Depression

Dealing with Depression-Induced Procrastination

Struggling with depression and procrastination can be a huge battle. It feels like you can’t get over this, and you are overwhelmed with work to the point where you just give up. This battle can only be won if we try a little every day along with seeking additional help as and when we need it. 

The other day, I woke up in the morning and set a deadline to complete this article by 11 A.M.  As predicted, by 10 A.M. I had done everything including cleaning my room, taking a bath, eating breakfast, surfing the internet, even daydreaming but I hadn’t started working on this article. A lot of people might find this relatable, many of whom take this issue lightly, laugh it off and write ‘professional procrastinator’ in their tinder bio. After all, by the end of the day, they manage to. However, for some people, it’s a different story altogether.

You have assignments to complete, presentations to make, and articles to write but are unable to type a single letter on your laptop. Time ticks by and the motivation to work is still lost. You feel sad because you think you’re being unproductive.  You feel stuck and somehow, you accept this routine. You wake up every day with a hope that today would be different. People dealing with depression would understand this struggle. You somehow learn to live with it and just do enough to get through but it is so unhealthy. Depression acts as a roadblock to one’s dreams and ambitions. How to deal with depression- induced procrastination?  Well, this is what I have learnt.

Go slow. Take things at your own pace and stop looking at what you have to do as a long series of tasks, instead take it one basic task at a time. The key is to try and take the first step without thinking about everything else you have to do and once that is done, it becomes easier. Do not multitask. Focus on one thing at a time. Make a checklist which should not only include important tasks but also easier, smaller tasks like taking a shower or replying to pending emails. Start with the easiest tasks (or ones you like the most/hate the least). As you check things off the list, it will make you feel better. If you find out that you can’t even do that, let it be for a while; take a nap and try again later. It’s okay. Also, be realistic with your checklist.  Do not pack it without taking into account the amount of time you need to eat meals and to relax.  Reward yourself after you complete a task which you had been postponing for a long time and couldn’t get around doing. Another thing that needs to be kept in mind is to allow you to not get bogged down by perfection. Do it badly. You are allowed to fail or deliver less than perfect results of work. Take your time and never forget to be gentle with yourself.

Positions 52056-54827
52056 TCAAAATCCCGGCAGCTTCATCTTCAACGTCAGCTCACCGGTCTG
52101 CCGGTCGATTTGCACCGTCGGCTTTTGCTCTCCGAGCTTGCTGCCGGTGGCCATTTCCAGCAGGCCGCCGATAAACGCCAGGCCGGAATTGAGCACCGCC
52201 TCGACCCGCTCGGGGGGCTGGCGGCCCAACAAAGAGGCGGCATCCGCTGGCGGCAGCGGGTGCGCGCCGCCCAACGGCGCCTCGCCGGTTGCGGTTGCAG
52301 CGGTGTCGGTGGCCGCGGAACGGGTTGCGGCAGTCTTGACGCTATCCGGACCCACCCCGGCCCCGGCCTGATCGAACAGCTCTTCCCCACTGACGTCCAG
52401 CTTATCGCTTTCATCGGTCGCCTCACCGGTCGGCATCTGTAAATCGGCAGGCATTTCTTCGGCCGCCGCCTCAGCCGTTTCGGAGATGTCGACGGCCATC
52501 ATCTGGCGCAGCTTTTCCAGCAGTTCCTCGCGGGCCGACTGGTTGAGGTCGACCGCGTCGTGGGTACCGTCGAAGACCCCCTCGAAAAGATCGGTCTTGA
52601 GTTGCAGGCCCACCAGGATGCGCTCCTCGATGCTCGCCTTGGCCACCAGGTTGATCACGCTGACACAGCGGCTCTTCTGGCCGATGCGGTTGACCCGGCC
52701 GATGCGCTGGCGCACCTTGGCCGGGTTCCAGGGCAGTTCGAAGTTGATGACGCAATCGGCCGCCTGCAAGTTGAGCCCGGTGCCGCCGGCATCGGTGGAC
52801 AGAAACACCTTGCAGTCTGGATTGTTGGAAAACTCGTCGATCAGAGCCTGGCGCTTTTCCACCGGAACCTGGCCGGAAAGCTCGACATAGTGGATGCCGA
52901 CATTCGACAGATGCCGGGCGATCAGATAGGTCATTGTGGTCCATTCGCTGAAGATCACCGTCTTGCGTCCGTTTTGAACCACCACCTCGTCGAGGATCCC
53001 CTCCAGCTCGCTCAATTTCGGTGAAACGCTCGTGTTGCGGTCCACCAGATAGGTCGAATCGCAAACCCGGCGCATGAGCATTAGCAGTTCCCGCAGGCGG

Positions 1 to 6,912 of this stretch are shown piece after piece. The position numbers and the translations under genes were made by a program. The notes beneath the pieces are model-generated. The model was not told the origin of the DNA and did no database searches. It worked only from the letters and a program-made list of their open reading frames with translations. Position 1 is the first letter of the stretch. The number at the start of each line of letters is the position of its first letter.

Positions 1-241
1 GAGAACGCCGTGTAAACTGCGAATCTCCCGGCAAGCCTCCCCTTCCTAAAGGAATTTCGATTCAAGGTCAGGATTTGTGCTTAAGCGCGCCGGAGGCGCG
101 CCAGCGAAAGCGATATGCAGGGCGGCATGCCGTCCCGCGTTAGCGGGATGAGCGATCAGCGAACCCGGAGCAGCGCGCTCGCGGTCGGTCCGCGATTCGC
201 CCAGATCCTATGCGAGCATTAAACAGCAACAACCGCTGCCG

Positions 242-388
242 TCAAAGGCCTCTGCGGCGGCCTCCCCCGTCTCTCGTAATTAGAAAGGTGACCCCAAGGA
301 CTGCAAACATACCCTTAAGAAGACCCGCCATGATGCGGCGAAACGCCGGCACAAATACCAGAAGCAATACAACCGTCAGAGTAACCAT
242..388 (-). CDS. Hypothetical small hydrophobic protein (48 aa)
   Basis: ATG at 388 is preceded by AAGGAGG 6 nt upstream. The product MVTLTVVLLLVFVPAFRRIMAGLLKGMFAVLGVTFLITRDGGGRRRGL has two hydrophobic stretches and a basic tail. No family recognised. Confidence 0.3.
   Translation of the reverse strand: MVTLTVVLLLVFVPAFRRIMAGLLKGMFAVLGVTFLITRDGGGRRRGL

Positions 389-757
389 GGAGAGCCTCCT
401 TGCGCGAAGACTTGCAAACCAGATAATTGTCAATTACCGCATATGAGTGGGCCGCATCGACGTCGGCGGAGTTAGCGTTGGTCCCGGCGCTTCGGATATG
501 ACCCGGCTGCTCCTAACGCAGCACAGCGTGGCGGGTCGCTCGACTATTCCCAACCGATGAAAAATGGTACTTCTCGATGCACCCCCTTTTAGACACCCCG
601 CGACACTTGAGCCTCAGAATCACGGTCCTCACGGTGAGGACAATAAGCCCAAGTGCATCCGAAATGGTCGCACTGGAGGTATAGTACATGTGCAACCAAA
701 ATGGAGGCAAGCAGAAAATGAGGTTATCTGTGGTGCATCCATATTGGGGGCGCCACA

However, this advice might not help some people. If your mental health condition has deteriorated to a point where you cannot function, seek a counsellor or a therapist. Seek help if you feel that it’s interfering with your life to the point where you can’t go about your day or feel burdened most of the time. Don’t lose hope, things do get better. All it requires is that you recognise your problem and seek valid solutions to it rather than indulging in self-loathing. Recognising that you have a problem and giving yourself the gift of additional help is what you need to get of this seemingly impossible rut.

Feature Image credits – Viral Novelty

Disha Saxena

saxenadisha17@gmail.com



Journalism has been called the “first rough draft of history”. D.U.B may be termed as the first rough draft of DU history. Freedom to Express.


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